Search Images Maps Play YouTube News Gmail Drive More »
Sign in
Screen reader users: click this link for accessible mode. Accessible mode has the same essential features but works better with your reader.

Patents

  1. Advanced Patent Search
Publication numberUS3781665 A
Publication typeGrant
Publication dateDec 25, 1973
Filing dateJul 8, 1971
Priority dateJul 8, 1970
Also published asDE2133899A1, DE2133899B2
Publication numberUS 3781665 A, US 3781665A, US-A-3781665, US3781665 A, US3781665A
InventorsP Gale
Original AssigneeElectricity Council
Export CitationBiBTeX, EndNote, RefMan
External Links: USPTO, USPTO Assignment, Espacenet
Cable fault location indicator
US 3781665 A
Abstract  available in
Images(3)
Previous page
Next page
Claims  available in
Description  (OCR text may contain errors)

[111 3,781,665 [451 Dec. 25, 1973 CABLE FAULT LOCATION INDICATOR [75] Inventor: Philip Franklin Gale, Mold, Wales [73] Assignee: The Electricity Council, London,

England [22] Filed: July 8, 1971 [21] Appl. No.: 160,754

[30] Foreign Application Priority Data OTHER PUBLICATIONS Beckman Instrument Pub. Time Interval Measurements and How to Make Them Received in Pat. Off. 2-10-58 pp. l-4.

Stringfield et al; Fault Location Methods for Overhead Lines; Proceedings of AIEE Aug. 1957 pp. 5l8530 Primary ExaminerGerard R. Strecker Attorney-Beveridge & De Grandi [5 7 ABSTRACT A method of, and apparatus for, locating a fault in an underground electrical power cable. The cable is excited to induce resonance between a fault and the end of the cable at which an indicator, comprising a sensor .ene q nema sette dhsti nq vnterxal.

between successive waves or groups of waves, measured between the zero points of the waves, is used to gate a clock pulse generator into a counter having a visual display. The frequency of the clock pulse generator is arranged such that the reading on the counter is the distance from the indicator to the fault, expressed in metres, and the clock pulse generator is provided, with compensation for the frequency depen* dence of the velocity of propagation in the cable. Calibration of the indicator may be internal with respect to theoretical value for the velocity of propagation, or on-site, with respect to the actual velocity of propagatron.

12 Claims, 7 Drawing Figures 54 40 INPUT 52 LEVEL m DETECTOR 31 7 33 A IMHZ [IRVSTAL OSCILLATOR 30 7 RESET 53 4 49 55 52 R cum 62 AMP PULSE COUNTER GENERATDR BENERATUR PAfENl'l-llluiczs I915 SHEET 1 OF 3 SUP'P'LY I VARIABLE Q I 7 INDICATOR I V I6 L "H FREQUENCY V 79 OSCILLATOR an I SUPPLY 10 g T PATENTEUUECZSISIS. 3.781.665 sum 2 or 3 TRANSIENT F1 .3. J UPPER TRIGGER A LOWER TRIGGER LEVEL. 0V\ I A A WWW LEVEL DETECTOR [J/P. mvlgggas L r j I fi DIVIUERHB 0/P. WWW

U/P. I

DIVIDERBB f um mm 1.5 FALSE U/P L AnnBAIELB cmcx PULSE m GENERATOR u/p AND we 1.9

U/P 1u1u1 (COUNTER I/P).

VARIABLE i /5 19 T SUPP-LY T l7 INDICATOR CABLE FAULT LOCATION INDICATOR BACKGROUND OF THE INVENTION This invention relates to apparatus for the location of faults in electric cables, and in particular for locating faults in underground power cables.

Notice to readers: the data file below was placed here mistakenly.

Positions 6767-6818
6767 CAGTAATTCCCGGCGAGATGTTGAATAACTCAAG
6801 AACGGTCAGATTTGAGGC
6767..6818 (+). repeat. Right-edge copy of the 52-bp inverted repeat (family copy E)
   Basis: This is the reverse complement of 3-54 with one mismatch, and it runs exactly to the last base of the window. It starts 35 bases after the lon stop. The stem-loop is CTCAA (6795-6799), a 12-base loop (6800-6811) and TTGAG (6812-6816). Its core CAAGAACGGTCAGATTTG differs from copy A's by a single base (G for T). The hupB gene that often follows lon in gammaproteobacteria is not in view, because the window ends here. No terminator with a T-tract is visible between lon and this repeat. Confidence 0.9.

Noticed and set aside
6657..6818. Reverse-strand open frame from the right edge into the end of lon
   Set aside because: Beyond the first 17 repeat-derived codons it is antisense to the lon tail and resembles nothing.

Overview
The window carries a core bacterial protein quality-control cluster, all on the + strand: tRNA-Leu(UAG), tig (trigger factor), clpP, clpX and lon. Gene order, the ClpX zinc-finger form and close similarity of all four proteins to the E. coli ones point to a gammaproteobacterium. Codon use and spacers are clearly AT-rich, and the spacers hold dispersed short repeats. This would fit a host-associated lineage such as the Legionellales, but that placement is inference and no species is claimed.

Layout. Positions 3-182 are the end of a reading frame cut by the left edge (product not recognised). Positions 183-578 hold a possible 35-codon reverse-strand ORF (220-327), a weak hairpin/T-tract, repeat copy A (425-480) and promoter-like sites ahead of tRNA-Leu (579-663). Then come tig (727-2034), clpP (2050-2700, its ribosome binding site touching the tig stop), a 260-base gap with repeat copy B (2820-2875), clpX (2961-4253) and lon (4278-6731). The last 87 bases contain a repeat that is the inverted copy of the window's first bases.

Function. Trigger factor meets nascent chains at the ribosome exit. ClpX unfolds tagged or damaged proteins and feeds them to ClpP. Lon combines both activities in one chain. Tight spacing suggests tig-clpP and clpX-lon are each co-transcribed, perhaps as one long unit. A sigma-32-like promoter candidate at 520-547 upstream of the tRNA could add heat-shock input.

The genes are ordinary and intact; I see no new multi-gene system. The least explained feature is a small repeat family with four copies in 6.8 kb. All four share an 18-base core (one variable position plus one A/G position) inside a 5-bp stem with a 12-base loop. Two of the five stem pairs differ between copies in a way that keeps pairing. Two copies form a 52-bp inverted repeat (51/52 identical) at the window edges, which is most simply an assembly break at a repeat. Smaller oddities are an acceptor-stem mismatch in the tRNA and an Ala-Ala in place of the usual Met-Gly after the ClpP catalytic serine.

Cable faults are very diverse in their nature and exhibit widely differing characteristics. Hitherto it has been necessary to have several techniques available since no one technique was suitable for use with all cable faults. Moreover as a result of the amount of equipment presently necessary, it is desirable that an engineer in the field should have considerable experience not only to operate and interpret correctly the particular equipment in use, but also to select initially the most suitable fault location technique.

To make existing techniques more generally applicable auxiliary equipment is used to convert the parameters of a cable fault to certain defined states.

Irrespective of which fault location method is used to make measurements at the terminals of a cable, it is almost always necessary to confirm the precise geographical location of the fault by direct above ground measurements along the cable route. The most frequently used technique for pinpointing the fault position is the acoustic detection of the shock-wave generated at the fault as a result of the flashover caused by a voltage impulse. The impulse is derived from a capacitor discharge generator, which typically uses a capacitor of a few microfarads rated for a voltage of 25kV.

The present invention is directed towards providingan apparatus which is suitable for use with almost every type of cable fault and yet requires a minimum of operator skill.

' SUMMARY According to this invention there is provided a method of locating a fault in an electrical cable comprising the steps of exciting the cable to induce a resonant oscillation in the cable between a test point and the fault and measuring the time interval between successive waves or groups of waves of the resonant oscillation to determine the length of cable between the test point and the fault.